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UC Santa Cruz student indicted for allegedly using iOS app to sell drugs

The Banana Plug app let people purchase and make special requests for drugs, according to federal authorities.

Close of gavel in courtroom

If convicted, Collin Riley Howard could face up to 20 years in prison.

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Collin Riley Howard, a UC Santa Cruz student, was indicted by a federal grand jury on multiple charges last week for distribution and possession with the intent to distribute drugs like meth and cocaine. The twist? Howard, 18, developed an iPhone app to help him.

Between Nov. 7 and Nov. 28 of last year, the Banana Plug app allegedly advertised the sale of illegal substances and allowed customers to make special requests, according to a press release Tuesday from the US Attorney's Office.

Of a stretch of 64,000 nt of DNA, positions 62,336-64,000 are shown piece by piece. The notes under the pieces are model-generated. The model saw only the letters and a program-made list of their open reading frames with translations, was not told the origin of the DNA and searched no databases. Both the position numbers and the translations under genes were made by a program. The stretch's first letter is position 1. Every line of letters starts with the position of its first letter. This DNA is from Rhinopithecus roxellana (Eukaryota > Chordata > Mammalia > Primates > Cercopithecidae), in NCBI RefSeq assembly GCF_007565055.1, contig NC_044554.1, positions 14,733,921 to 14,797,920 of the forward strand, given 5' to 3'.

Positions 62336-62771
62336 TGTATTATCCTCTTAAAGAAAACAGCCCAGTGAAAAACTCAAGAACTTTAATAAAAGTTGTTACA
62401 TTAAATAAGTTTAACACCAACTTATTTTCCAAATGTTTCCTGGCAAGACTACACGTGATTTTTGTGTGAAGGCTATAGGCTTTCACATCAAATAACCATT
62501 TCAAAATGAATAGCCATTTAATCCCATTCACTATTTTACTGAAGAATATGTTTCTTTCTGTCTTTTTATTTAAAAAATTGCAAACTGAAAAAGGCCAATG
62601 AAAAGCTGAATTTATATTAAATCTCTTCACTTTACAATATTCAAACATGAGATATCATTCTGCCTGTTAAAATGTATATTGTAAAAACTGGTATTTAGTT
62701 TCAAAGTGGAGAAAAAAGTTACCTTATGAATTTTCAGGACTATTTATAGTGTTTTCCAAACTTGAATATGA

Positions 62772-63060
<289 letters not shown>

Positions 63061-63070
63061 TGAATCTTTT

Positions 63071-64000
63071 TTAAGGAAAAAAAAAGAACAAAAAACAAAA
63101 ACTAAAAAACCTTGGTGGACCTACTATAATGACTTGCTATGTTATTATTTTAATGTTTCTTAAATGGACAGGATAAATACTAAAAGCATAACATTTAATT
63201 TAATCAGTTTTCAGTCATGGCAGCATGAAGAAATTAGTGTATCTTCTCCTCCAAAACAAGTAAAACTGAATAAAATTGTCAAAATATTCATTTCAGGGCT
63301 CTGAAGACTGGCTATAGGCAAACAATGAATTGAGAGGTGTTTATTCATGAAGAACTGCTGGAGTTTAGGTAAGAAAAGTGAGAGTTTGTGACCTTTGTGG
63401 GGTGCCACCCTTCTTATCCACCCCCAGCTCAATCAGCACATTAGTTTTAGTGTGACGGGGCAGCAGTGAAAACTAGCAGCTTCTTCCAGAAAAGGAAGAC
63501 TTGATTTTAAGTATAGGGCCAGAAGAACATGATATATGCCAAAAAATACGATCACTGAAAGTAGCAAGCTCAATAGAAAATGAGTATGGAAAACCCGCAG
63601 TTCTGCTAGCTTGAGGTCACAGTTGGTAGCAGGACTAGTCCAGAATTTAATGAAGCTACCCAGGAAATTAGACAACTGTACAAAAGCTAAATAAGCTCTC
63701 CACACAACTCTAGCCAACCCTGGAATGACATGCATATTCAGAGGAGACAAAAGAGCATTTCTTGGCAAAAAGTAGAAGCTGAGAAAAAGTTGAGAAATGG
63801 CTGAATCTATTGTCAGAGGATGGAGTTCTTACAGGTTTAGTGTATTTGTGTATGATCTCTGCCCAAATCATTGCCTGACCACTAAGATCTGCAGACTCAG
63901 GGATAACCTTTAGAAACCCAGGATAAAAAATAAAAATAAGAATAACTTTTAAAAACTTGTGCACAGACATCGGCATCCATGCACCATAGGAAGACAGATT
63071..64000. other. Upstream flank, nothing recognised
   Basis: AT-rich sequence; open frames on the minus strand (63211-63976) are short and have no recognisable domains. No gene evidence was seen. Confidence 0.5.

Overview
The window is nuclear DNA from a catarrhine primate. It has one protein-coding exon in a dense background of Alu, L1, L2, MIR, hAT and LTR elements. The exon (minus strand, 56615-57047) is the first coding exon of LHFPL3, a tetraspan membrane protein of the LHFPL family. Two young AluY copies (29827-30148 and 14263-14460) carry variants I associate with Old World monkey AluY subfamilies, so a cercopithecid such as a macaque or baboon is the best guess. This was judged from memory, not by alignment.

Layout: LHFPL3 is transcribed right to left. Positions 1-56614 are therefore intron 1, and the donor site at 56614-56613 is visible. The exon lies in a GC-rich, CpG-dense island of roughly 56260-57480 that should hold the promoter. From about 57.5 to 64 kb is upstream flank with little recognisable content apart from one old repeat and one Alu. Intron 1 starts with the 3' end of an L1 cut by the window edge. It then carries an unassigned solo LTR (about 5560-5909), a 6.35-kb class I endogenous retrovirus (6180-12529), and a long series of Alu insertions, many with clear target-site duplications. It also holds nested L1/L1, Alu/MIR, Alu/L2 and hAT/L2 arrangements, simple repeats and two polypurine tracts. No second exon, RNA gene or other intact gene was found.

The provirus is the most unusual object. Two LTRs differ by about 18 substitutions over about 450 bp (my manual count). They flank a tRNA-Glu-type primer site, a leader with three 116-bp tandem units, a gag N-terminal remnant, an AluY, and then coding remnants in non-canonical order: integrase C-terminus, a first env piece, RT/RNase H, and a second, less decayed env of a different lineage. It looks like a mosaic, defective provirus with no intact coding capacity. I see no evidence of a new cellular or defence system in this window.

Banana Plug, which reportedly advertised itself as a game, appears to have been removed from the App Store. Players would tap tiles that swapped between images of bananas and plugs. The goal was to clear the screen on bananas. The app's description said "We have what you want," Apple Insider reported.

The App Store guidelines strictly prohibits any app "facilitating the sale of marijuana, tobacco, or controlled substances (except for licensed pharmacies)." Apple didn't immediately respond for comment.

Howard organized purchases through the app, Snapchat and posters on the Santa Cruz campus, whose mascot is the Banana Slug, according to the US Attorney's Office. UC Santa Cruz police and Homeland Security began communicating with Howard via an undercover officer. Over four transactions, the officer requested marijuana, cocaine and more than five grams of meth via the app before officials arrested Howard on Feb.15, according to the release.

Howard was released after appearing before US Magistrate Judge Nathanael Cousins and will have a bail review hearing Friday. Howard could face up to 20 years in prison and millions of dollars in fines if found guilty.

Howard couldn't immediately be reached for comment and it's unclear if he has a lawyer.

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